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  • Writer's pictureJoseph Bourbon

Best Bourbons for Summer

Summer is in full swing and we put together our playlist of best bourbons for the summer sippin' season. Check out our picks - most are readily available or found if you keep your eyes peeled - to make sure you're well-provisioned for the warm weather. As always, stay hydrated, my friends.

Four Roses Tan Label ($19 - $23)

While siblings Small Batch, Small Batch Select, and Single Barrel may get all the glory, it's hard to knock this blend of 10 bourbon recipes. For many years this was a "yellow label"; recent marketing changes have produced a khaki-tan colored label, though for many, it's still fondly referred to as "Yellow Label".

Thought to be around 5+ years old, and bottled at 80-proof - our lowest proof in this lineup - it has the flavors and personality of a bourbon with a significantly higher proof. With more fruit and floral notes (think apple and pear blossoms), this is a bourbon that is unlike many of the traditional whiskeys. While a capable mixer, the fruitier characteristics won't weigh you down as the mercury rises if you're enjoying neat or with ice.

Old Forester 86 / 100 ($19 - $23)

Old Forester is classic bourbon at its best. For the price point, this may have one of the best noses on the market, rich in vanilla and caramel balanced with oak and spice. The Old Forester mash bill is the same as its pricier sibling, Woodford Reserve, with 72% corn, 18% rye and 10% malted barley.

It's a versatile bourbon, enjoyed neat, on the rocks, or in a cocktail. The lower 86-proof is ideal for sipping on warm nights; its higher-proof sibling holds up well to melting ice or in a Kentucky Mule.

Larceny ($25 - $28)

Introduced in 2012 by Heaven Hill, Larceny is one of our favorite and most approachable wheated bourbons. Named after a bonded treasury agent who kept the keys to the warehouses and knew just where the best bourbons were stored, this versatile bourbon has earned the respect of bartenders and consumers alike.

The mash bill is thought to be 68% corn, 20% wheat, and 12% malted barley. The wheat brings doughy-bread notes forward along with toffee and butterscotch. At 92-proof, there is enough there to keep even tenured bourbon lovers interested or, again, to enjoy in a cocktail, such as an Old Fashioned.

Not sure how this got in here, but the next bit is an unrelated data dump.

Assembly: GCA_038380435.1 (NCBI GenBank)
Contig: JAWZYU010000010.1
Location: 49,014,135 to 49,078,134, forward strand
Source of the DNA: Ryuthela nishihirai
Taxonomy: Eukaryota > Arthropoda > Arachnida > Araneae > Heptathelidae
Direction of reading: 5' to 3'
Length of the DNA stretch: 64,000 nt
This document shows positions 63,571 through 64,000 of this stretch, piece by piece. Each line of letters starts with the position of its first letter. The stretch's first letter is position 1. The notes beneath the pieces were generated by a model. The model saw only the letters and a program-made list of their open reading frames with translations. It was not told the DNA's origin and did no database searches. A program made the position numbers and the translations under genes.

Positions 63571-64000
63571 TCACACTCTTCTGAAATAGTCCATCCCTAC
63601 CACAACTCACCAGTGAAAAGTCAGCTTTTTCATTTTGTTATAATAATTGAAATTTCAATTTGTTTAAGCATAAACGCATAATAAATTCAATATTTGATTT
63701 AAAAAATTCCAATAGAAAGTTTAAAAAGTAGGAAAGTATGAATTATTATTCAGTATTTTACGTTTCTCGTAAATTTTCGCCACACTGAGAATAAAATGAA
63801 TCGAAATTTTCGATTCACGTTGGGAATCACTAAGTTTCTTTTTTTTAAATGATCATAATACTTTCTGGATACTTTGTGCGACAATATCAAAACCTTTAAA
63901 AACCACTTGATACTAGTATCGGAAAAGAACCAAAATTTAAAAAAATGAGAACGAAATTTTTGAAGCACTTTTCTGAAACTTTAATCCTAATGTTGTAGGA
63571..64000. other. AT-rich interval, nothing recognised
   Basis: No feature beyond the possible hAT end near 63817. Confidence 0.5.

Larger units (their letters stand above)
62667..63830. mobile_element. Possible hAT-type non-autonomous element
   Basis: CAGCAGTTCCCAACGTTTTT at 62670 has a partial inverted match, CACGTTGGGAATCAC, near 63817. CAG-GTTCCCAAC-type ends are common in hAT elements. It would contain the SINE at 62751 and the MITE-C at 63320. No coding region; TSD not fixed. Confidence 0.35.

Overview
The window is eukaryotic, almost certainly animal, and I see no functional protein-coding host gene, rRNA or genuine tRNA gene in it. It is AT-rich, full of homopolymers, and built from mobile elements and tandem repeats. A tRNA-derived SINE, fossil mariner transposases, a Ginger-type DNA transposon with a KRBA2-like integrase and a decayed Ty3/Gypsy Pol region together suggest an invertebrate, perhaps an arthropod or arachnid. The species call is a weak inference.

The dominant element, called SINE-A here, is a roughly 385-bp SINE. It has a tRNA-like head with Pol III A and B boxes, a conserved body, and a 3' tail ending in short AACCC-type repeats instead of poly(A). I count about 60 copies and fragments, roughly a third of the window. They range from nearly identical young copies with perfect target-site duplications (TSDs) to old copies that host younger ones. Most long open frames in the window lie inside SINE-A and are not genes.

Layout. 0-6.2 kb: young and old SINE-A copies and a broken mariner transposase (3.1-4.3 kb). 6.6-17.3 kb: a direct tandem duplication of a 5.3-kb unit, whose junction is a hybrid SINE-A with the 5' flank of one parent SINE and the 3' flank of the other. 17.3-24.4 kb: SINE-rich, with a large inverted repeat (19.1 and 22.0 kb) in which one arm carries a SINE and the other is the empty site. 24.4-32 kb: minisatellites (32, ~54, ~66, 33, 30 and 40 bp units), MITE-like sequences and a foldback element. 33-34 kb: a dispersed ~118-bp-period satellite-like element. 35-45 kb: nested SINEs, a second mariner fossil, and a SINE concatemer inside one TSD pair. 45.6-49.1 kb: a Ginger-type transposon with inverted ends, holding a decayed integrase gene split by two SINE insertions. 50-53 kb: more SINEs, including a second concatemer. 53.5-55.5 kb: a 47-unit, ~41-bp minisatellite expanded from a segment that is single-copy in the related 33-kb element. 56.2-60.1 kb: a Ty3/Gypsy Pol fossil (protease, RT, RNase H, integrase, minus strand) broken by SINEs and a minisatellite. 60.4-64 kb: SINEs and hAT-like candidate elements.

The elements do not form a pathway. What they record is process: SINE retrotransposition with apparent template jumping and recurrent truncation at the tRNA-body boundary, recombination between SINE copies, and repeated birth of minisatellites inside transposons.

($32 - $35)

One of the newest introductions from the Wild Turkey brand and Marketing Director Matthew McConaughey, this bourbon comes with a distinct outdoorsy feel. Utilizing the traditional Wild Turkey mash bill of 75% corn, 13% rye, and 12% malted barley, Texas Mesquite and oak barrels are used to filter the finished product. The result is a 90-proof bourbon with a lighter and softer Wild Turkey flavor. The mesquite adds vanilla and light wood notes, as well as honey, citrus, and even a passing whiff of campfire smoke - perfect for enjoying with company around the campfire or fire table.

Elmer T. Lee

($39 - $59)

Our last selection may be as elusive as snow in July. However, I've also seen this sitting in a major regional store display case as disappointed Blanton's shoppers passed it by.

What many may not know is that Elmer T. Lee is one of the single-barrel lineups from Buffalo Trace, including Blanton's and Rock Hill Farm. Elmer T. is the lowest of the proof, coming in at 90-proof, followed by Blanton's at 93-proof, and Rock Hill at 100-proof. While there's no barrel numbering or attractive jockey-topped decanter, the juice inside is the same mash bill as other, more elusive single barreled products from Buffalo Trace.

The lower proof really allows this to be a smooth-sipper. Those able to find bottle with find their pour laced with vanilla and brown sugar maple notes. The lighter proof also allows some citrus-peach notes to be layered in - perfect for catching a warm breeze as you sip and rock on the porch.

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